Many divorcing couples do not work at the same place as their soon-to-be ex-spouse. Nonetheless, you and your partner may have decided to start a small business together. If you did so during the course of your marriage, there is a good chance the venture is marital property. As such, you must decide who owns the business after you divorce.

In Louisiana, spouses must divide marital property and debts equally. When it comes to your business, you have some options. You may continue to jointly own the venture, sell it to a third party, buy out your spouse’s ownership interest or ask your partner to buy out yours. Regardless, you must know how much the business is worth. Here are three possible ways to value a business for divorce purposes:

  1. Income-based valuation 

To determine the value of a business using the income-based approach, you must consider the future earnings potential of the venture. If you go this route, you must project income and cash flow, adjusting for expenses. Naturally, this type of valuation can be difficult, as it does not account for unexpected downturns or upticks in either the business or the market.

  1. Asset-based valuation 

The asset-based approach to business valuation is arguably the easiest. To determine the worth of the venture under this theory, you add the company’s assets and subtract its liabilities. There may be some ambiguity though. That is, you and your soon-to-be ex-spouse may disagree about which assets or liabilities to include in the valuation.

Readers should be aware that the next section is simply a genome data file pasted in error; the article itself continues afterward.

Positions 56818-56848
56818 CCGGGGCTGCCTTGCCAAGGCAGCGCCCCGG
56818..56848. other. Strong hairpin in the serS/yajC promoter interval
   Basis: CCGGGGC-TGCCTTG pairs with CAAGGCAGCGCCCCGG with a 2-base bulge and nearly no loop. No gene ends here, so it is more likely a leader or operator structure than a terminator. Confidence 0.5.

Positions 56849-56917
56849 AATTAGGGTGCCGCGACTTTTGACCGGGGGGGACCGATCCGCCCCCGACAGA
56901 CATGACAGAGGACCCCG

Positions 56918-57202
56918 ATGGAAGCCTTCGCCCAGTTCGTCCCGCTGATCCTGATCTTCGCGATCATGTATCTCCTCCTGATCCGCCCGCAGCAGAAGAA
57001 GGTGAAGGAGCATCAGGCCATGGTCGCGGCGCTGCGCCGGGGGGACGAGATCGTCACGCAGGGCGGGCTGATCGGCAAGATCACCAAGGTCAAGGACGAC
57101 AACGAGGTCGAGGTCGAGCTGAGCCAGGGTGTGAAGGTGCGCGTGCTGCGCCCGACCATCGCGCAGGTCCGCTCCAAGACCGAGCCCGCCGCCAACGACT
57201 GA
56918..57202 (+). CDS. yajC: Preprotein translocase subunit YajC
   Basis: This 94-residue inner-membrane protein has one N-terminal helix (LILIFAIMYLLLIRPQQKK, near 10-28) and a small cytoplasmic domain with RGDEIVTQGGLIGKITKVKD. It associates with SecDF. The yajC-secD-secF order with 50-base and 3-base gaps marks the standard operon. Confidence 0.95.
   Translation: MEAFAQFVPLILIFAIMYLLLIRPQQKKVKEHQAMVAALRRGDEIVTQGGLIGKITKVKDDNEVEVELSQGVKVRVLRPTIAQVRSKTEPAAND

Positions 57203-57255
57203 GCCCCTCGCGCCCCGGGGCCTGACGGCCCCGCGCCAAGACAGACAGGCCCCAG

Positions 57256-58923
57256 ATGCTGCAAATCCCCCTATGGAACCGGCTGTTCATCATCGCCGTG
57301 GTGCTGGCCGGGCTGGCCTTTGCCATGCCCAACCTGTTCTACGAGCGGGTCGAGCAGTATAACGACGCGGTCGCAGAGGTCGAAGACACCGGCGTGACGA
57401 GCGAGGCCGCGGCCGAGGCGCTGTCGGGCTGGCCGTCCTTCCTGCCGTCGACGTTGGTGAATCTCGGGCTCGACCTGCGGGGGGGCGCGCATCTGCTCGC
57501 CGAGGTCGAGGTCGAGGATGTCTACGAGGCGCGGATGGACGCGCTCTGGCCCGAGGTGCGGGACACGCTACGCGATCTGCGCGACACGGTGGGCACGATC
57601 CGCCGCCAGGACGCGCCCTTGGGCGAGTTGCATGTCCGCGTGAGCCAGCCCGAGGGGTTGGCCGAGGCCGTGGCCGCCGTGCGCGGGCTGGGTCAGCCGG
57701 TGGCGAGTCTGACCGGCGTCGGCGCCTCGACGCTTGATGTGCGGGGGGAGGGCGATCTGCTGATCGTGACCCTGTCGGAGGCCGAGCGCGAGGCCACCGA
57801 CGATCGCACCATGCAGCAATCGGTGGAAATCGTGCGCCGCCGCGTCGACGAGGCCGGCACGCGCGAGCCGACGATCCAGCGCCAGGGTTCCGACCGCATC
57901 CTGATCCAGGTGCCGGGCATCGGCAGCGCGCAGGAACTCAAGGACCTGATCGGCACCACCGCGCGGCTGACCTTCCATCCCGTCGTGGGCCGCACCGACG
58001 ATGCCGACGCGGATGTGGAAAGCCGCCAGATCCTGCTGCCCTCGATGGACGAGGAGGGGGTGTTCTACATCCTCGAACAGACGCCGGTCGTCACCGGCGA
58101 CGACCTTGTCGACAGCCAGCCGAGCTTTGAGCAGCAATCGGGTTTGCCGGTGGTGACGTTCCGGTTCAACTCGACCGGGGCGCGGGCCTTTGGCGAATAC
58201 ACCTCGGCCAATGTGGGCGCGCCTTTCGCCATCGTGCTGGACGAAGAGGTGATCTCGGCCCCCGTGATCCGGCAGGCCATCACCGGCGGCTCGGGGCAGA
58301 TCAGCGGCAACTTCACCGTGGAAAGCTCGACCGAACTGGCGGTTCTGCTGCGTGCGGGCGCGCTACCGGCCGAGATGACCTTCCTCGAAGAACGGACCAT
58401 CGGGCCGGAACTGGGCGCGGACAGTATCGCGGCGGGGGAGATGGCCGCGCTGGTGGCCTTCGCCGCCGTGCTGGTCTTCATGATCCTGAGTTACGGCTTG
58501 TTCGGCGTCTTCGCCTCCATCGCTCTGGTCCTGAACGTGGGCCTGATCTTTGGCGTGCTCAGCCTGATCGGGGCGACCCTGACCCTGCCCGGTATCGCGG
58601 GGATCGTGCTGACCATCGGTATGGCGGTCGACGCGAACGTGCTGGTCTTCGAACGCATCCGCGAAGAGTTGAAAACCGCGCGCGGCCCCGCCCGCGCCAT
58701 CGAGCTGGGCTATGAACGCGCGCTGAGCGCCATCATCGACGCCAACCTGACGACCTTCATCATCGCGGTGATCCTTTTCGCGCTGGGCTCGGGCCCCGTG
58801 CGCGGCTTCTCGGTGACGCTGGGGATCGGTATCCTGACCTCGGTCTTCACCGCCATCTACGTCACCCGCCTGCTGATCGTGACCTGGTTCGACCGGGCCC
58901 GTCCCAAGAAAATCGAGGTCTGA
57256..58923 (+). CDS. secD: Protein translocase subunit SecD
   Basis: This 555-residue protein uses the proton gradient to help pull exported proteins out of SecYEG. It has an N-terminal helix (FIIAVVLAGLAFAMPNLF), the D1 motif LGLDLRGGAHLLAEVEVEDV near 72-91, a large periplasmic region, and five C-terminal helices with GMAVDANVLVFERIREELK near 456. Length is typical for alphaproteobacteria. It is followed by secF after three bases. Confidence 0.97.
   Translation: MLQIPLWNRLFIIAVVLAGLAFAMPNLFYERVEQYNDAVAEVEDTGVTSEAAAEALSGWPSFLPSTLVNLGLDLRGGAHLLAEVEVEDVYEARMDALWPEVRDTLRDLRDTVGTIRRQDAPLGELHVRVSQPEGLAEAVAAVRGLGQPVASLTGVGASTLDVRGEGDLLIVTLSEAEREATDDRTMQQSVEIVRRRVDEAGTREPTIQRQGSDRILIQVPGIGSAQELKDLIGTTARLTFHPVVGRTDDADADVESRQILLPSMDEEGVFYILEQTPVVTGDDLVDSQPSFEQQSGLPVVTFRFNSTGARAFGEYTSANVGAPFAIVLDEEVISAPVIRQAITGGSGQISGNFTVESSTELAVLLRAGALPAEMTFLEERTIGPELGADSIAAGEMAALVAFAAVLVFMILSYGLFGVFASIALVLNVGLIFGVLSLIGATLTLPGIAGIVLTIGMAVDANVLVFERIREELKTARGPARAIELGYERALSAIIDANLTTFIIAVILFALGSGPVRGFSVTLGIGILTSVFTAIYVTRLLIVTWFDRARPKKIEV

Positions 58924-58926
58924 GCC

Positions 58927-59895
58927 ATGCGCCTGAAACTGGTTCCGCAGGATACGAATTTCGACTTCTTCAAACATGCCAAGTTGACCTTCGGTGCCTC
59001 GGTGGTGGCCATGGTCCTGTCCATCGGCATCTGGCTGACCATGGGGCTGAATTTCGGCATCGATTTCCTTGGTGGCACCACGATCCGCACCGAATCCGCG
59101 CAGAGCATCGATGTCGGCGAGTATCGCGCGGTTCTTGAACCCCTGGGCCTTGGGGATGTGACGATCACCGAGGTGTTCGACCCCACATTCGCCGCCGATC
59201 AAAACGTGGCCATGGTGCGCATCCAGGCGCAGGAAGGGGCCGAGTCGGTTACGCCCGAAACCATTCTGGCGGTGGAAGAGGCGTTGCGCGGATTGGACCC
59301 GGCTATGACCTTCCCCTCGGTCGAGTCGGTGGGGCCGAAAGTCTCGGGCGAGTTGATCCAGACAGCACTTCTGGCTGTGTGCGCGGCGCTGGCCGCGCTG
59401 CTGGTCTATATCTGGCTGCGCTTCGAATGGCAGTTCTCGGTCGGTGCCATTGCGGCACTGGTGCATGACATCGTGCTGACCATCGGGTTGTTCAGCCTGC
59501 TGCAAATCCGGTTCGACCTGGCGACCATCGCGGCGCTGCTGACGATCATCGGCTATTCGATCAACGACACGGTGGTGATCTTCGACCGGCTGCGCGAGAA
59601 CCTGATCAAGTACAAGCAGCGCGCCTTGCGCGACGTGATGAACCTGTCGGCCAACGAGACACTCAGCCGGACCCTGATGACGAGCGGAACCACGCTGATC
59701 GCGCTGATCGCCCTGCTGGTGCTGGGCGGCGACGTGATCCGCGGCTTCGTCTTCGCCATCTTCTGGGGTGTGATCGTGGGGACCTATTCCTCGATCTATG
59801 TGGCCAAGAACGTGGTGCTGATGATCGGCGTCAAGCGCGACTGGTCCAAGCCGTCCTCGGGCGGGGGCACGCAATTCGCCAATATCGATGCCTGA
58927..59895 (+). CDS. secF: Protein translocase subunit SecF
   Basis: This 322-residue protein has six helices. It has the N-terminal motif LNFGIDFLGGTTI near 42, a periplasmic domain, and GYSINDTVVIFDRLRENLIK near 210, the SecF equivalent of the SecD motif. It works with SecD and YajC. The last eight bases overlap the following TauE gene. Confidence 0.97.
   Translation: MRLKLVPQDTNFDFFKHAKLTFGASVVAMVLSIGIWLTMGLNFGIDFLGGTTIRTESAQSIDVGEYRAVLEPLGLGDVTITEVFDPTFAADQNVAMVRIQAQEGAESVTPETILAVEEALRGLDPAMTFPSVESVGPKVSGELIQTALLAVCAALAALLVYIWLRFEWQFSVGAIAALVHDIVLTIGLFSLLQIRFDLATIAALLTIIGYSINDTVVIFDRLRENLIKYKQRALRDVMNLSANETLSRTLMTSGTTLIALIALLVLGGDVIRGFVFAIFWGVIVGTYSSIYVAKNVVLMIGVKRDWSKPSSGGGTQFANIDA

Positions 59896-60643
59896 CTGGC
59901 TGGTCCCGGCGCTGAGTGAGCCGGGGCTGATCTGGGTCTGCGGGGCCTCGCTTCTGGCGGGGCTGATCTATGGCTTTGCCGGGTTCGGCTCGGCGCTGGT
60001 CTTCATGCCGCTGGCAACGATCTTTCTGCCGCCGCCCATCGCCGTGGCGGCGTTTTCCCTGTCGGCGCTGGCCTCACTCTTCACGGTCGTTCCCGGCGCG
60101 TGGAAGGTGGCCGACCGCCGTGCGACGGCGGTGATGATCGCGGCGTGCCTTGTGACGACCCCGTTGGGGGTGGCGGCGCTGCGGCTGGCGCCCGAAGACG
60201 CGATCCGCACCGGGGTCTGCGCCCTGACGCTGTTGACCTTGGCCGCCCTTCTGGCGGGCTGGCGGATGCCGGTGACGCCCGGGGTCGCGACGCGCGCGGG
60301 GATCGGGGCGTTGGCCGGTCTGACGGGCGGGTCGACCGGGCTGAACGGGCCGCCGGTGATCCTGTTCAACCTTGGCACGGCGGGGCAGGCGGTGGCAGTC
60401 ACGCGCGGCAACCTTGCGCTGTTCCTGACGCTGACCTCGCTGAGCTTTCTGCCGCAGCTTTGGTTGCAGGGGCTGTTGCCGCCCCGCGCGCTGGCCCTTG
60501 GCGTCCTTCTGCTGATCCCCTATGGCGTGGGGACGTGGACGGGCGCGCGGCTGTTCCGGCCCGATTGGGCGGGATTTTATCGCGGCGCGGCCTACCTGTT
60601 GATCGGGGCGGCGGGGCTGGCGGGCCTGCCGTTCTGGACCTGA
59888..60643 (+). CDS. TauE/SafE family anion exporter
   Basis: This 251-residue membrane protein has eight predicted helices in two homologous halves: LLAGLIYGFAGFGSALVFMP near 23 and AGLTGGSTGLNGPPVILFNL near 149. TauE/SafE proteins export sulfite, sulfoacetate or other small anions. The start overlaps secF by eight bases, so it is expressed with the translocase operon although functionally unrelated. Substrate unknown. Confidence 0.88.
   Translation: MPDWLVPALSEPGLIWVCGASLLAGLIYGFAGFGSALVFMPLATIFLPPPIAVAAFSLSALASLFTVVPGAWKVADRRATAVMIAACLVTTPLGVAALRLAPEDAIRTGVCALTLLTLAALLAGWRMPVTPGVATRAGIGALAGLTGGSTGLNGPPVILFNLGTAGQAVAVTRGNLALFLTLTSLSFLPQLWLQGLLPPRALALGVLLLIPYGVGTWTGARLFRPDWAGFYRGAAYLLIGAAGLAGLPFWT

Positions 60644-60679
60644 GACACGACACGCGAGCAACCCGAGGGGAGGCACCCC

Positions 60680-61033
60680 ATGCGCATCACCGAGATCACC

1. Market-based valuation 

If neither income-based nor asset-based valuation appeals to you, you may opt to analyze the worth of the business based on its market value. This approach calculates the venture’s value based on market forces. Typically, you would find a similar business that has sold recently to project what your company may fetch on the open market.

If you are divorcing your spouse, the value of your jointly owned business matters a great deal. The method you choose to value the business may also make a tremendous difference. With the right approach, you can better advocate for your fair share of the venture’s worth.

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